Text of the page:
Anyway, I'm going to take this down to 60, is the value that I want. Then I'm going to Click OK. Notice that I'm actually really bending this hand here. I'll turn off hour and second for a second so that you can see I no longer have a nice circle in the middle there. That's because the shape of this image is not exactly square. This image is wider than it is tall, and so Photoshop is making the hand wider than it is tall as well. We don't want that. We just want to twirl it around. So I'm going to undo that modification. Ctrl+Z, Command+Z on the Mac. Then we want a circular selection. So we're telling Photoshop to twirl the hand inside the shape of the circle. The best circle at our disposal right now is this dude's head. So Ctrl+Click or Command+ Click on the thumbnail for the portrait layer. The thumbnail, very important that you do that, and that will load the selection outline.
Now, let's go ahead and press Ctrl+Alt +F or Command+Option+F on the Mac to bring up the Twirl filter again, and actually, I want to rotate this hand -60 degrees. But notice the dial is going to stay circular this time. I'll Click OK, and there we go. Nice! A little bit of displacement but not too much. Then let's go to the hour hand this time and repeat the filter, just by pressing Ctrl+F, Command+F on the Mac. Nice! Then let's go to the secondhand, turn it on, and press Ctrl+F, Command+F on the Mac. Also nice! All right. I'm going to press Ctrl+D or Command+D on the Mac in order to undo that modification. The next thing that I want to do is I want to go ahead and bend these numbers outward, toward us. I'm going to do that using this filter called Spherize. It's as if you're reflecting the image on the back of a spoon so that you're mapping the image onto a convex shape, that is it's coming out toward you.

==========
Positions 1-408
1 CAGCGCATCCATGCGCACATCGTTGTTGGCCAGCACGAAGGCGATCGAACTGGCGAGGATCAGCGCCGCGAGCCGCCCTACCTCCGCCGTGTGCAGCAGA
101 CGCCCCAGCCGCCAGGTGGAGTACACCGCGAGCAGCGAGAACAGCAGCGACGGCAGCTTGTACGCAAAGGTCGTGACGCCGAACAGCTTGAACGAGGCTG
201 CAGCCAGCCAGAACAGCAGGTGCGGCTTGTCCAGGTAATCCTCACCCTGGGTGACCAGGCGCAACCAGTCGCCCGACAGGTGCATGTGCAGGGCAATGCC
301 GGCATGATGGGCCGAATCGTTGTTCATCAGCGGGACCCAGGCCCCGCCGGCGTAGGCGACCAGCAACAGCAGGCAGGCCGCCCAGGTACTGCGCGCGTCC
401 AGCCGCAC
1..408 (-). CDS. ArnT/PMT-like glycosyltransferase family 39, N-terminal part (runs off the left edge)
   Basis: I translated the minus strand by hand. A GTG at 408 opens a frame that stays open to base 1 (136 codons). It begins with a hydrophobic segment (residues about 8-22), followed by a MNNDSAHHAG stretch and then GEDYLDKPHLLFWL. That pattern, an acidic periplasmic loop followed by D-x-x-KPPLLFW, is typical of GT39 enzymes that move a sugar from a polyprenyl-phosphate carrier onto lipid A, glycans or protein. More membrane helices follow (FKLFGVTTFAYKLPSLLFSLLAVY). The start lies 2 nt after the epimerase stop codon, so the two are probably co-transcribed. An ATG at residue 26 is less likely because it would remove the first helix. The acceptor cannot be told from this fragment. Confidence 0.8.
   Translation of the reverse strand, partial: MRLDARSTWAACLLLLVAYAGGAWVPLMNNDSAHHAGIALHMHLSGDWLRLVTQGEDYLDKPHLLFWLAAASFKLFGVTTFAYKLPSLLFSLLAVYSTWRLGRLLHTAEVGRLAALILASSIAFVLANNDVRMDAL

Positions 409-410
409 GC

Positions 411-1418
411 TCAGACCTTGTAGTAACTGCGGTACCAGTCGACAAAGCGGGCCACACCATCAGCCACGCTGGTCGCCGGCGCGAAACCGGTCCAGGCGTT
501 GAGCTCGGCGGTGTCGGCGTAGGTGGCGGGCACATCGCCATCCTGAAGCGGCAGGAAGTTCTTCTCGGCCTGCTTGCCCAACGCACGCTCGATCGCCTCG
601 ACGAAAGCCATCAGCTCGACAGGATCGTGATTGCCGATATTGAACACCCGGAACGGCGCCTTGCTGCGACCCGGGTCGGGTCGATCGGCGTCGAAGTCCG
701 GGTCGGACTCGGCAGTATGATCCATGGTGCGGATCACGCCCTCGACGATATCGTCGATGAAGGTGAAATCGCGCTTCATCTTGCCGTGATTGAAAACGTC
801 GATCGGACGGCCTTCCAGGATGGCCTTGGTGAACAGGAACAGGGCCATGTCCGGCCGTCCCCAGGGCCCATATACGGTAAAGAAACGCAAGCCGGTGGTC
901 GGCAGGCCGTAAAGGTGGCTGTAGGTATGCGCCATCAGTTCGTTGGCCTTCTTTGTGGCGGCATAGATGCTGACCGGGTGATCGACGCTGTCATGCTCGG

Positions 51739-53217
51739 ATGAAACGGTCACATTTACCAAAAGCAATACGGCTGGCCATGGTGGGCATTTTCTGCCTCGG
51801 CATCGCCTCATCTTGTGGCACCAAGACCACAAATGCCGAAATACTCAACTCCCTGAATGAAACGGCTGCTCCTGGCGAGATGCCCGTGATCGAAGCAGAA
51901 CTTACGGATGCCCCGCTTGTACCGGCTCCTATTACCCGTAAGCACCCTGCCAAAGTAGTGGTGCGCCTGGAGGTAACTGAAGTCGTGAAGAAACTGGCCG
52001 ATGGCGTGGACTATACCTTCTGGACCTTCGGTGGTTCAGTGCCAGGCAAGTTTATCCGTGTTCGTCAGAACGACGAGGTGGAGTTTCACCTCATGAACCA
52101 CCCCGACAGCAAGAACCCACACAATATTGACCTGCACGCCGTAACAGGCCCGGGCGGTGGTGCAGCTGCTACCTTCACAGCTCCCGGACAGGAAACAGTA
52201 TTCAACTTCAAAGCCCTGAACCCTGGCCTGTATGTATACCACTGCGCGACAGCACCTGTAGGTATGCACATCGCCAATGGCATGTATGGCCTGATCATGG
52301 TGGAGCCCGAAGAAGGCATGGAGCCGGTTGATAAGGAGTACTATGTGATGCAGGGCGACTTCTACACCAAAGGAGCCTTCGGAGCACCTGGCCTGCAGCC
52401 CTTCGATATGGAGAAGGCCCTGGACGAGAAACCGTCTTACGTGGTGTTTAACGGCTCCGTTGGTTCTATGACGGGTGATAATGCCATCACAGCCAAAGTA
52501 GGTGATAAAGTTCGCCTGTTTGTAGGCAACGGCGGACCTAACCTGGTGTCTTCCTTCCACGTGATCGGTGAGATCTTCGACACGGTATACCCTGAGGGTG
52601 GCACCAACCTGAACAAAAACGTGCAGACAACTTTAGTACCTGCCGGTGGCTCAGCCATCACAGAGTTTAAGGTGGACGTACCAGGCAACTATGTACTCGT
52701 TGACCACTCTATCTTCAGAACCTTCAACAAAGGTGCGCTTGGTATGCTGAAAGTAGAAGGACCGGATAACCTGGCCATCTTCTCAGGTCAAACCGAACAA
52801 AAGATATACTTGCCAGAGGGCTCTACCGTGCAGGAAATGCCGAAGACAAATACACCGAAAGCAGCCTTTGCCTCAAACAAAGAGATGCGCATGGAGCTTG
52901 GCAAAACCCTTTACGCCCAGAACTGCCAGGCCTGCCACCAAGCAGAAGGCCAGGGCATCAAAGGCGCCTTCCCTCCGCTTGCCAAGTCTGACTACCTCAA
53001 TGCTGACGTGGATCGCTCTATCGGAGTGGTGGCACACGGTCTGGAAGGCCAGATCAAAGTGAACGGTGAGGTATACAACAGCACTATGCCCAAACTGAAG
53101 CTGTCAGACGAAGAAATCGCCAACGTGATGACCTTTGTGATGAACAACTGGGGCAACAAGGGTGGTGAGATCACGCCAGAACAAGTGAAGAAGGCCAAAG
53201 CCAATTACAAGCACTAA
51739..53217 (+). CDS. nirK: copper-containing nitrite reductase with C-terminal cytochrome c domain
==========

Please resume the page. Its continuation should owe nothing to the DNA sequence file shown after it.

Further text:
There is a couple of different ways to work. If we had that portrait layer selected- I'll go ahead and Ctrl+Click or Command+Click on it again to restore that selection. Then I switch to the numbers layer to make it active, and then I went out to the Filter menu, and I chose Distort, and I chose Spherize. Then you can either bend it outward onto a convex shape, as we're seeing right here, or you can bend it inward, onto a concave shape, just like that. You can also bend the image onto a cylinder, if you prefer to apply just a Horizontal or a Vertical distortion, and this would be a Vertical distortion like that. This would be Horizontal, sort of your standard soda can sort of rendering.